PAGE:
29 Jan Is your business stuck in the mud with its marketing plan?
A good marketing plan should be like a network of well-paved, clearly marked roads shooting out into the world and leading back to your company. But, all too easily, a business can get stuck in the mud while trying to build these thoroughfares, leaving its marketing message ineffective and, well, muddled. Here are a few indications that you might be spinning your wheels.
Still the same
If you’ve been using the same marketing materials for years, it’s probably time for an update. Customers’ demographics, perspectives and expectations change over time. If your materials appear old and outdated, your products or services may seem that way too.
Check out the marketing and advertising of competitors, as well as perhaps a few companies that you admire. What about their efforts grabs you? Discuss it with your team and come up with a strategy for refreshing your look. You might need to do something as drastic as a total rebranding, or a few relatively minor tweaks might be sufficient.
Overreliance on one approach
While a marketing plan should take many avenues, sometimes when a business finds success via a certain route, it gets overly reliant on that one approach. Think of a company that has advertised in its local phonebook for years and doesn’t notice when a competitor starts pulling in customers via social media.
This is where data becomes key. Use metrics to track response rates to your various initiatives and regularly reassess the balance of your marketing approach. Unlike the business in our example, many companies today become too focused on social media and ignore other options. So, watch out for that.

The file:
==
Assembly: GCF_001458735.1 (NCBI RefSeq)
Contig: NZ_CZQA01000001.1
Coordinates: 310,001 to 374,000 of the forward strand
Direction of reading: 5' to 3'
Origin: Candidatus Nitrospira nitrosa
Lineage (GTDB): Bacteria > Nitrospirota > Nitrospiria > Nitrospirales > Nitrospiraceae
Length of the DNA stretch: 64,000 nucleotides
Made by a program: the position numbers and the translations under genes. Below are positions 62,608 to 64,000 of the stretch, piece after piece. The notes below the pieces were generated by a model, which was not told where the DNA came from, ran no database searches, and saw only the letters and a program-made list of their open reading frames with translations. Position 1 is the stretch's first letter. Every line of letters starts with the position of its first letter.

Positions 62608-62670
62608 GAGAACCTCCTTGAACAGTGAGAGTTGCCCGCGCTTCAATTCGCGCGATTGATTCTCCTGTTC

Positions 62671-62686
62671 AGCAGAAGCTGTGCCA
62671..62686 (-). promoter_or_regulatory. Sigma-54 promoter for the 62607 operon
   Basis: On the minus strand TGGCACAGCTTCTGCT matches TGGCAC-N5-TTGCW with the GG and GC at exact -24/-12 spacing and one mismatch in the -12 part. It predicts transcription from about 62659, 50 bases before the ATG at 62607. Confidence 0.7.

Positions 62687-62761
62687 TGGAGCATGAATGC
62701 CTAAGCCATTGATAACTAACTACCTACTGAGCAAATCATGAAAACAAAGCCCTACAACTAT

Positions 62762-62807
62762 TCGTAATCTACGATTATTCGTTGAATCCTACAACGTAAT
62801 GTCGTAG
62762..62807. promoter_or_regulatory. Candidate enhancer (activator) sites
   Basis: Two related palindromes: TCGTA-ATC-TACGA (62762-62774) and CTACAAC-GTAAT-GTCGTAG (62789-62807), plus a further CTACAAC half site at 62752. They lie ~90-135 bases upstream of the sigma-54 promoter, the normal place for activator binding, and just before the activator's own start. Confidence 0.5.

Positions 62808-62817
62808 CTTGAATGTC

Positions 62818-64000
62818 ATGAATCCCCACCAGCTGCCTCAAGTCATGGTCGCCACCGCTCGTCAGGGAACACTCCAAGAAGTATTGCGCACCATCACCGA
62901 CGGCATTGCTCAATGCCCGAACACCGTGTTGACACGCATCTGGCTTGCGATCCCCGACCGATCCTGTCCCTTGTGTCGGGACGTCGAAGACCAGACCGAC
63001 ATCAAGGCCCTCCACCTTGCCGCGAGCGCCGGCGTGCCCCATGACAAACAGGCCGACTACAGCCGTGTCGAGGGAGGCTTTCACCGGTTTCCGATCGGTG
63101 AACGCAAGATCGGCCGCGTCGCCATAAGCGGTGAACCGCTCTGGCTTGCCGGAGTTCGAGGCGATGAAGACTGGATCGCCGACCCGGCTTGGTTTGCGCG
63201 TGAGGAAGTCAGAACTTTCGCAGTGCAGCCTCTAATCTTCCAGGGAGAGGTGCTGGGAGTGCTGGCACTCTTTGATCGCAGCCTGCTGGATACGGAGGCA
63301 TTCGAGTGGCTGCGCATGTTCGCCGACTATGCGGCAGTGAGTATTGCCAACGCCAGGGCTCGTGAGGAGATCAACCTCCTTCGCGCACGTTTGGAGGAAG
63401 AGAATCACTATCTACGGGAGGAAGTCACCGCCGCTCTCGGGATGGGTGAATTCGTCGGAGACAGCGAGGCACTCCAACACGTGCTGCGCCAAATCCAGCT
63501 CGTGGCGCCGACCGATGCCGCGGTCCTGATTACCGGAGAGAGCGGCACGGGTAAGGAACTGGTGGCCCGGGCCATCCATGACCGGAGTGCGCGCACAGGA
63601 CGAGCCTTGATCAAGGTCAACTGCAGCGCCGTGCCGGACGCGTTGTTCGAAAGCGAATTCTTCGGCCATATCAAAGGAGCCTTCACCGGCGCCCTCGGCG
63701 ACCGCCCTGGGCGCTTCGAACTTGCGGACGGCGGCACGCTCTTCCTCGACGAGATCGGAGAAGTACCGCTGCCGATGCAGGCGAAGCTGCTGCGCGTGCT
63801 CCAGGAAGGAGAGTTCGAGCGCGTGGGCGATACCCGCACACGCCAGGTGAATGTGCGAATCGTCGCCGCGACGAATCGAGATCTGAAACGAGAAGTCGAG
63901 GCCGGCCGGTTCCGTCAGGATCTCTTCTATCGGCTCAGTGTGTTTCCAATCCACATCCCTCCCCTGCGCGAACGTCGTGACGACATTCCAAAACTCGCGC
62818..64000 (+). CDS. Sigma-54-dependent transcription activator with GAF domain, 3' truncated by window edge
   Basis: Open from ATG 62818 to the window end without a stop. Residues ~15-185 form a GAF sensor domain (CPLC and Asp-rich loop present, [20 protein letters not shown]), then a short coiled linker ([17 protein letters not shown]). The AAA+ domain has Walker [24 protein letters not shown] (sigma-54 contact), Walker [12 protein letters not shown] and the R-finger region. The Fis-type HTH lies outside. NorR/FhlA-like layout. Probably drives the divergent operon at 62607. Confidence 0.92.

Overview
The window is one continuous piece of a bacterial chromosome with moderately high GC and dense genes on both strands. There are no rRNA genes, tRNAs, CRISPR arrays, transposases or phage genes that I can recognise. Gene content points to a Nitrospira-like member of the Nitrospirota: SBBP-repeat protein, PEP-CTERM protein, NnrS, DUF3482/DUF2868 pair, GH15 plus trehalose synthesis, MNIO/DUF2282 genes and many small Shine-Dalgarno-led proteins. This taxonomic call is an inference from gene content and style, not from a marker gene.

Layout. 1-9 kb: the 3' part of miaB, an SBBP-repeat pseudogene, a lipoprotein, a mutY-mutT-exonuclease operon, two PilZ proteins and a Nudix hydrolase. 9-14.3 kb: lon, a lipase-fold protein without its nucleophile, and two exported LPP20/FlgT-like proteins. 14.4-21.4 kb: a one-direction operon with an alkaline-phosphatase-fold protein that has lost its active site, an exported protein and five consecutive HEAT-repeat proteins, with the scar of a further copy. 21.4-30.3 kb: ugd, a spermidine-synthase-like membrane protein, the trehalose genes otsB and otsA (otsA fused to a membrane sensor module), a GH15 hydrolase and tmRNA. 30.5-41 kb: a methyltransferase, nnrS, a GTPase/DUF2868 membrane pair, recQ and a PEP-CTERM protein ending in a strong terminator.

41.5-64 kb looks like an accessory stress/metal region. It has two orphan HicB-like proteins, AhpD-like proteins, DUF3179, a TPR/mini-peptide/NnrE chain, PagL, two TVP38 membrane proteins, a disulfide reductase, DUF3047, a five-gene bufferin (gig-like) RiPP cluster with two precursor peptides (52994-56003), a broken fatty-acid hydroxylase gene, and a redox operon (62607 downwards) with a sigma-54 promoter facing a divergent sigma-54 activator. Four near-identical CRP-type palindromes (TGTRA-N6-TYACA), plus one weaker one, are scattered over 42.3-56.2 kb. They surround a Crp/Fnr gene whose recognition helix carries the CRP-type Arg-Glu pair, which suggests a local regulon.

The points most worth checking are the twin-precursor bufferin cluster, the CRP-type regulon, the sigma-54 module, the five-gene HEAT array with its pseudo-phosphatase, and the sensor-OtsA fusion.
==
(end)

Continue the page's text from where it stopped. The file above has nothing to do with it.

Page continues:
Ask yourself whether your various marketing efforts complement — or conflict with — one another. For example, is it obvious that an online ad and a print brochure came from the same business? Are you communicating a consistent, easy-to-remember message to customers and prospects throughout your messaging?
In addition, be careful about tone and taking unnecessary risks — particularly when using social media. It’s a difficult challenge: You want to get noticed, and sometimes that means pushing the envelope, but you don’t want to end up being offensive. Generally, you shouldn’t run the risk of alienating customers with controversial material. If you do come up with an edgy idea that you believe will likely pay off, gather plenty of feedback from objective parties before launching.
A marketing plan going nowhere will likely leave your sales team lost and your bottom line suffering. Maybe it’s time to do some reconstruction work on yours. Contact us for more information and further suggestions.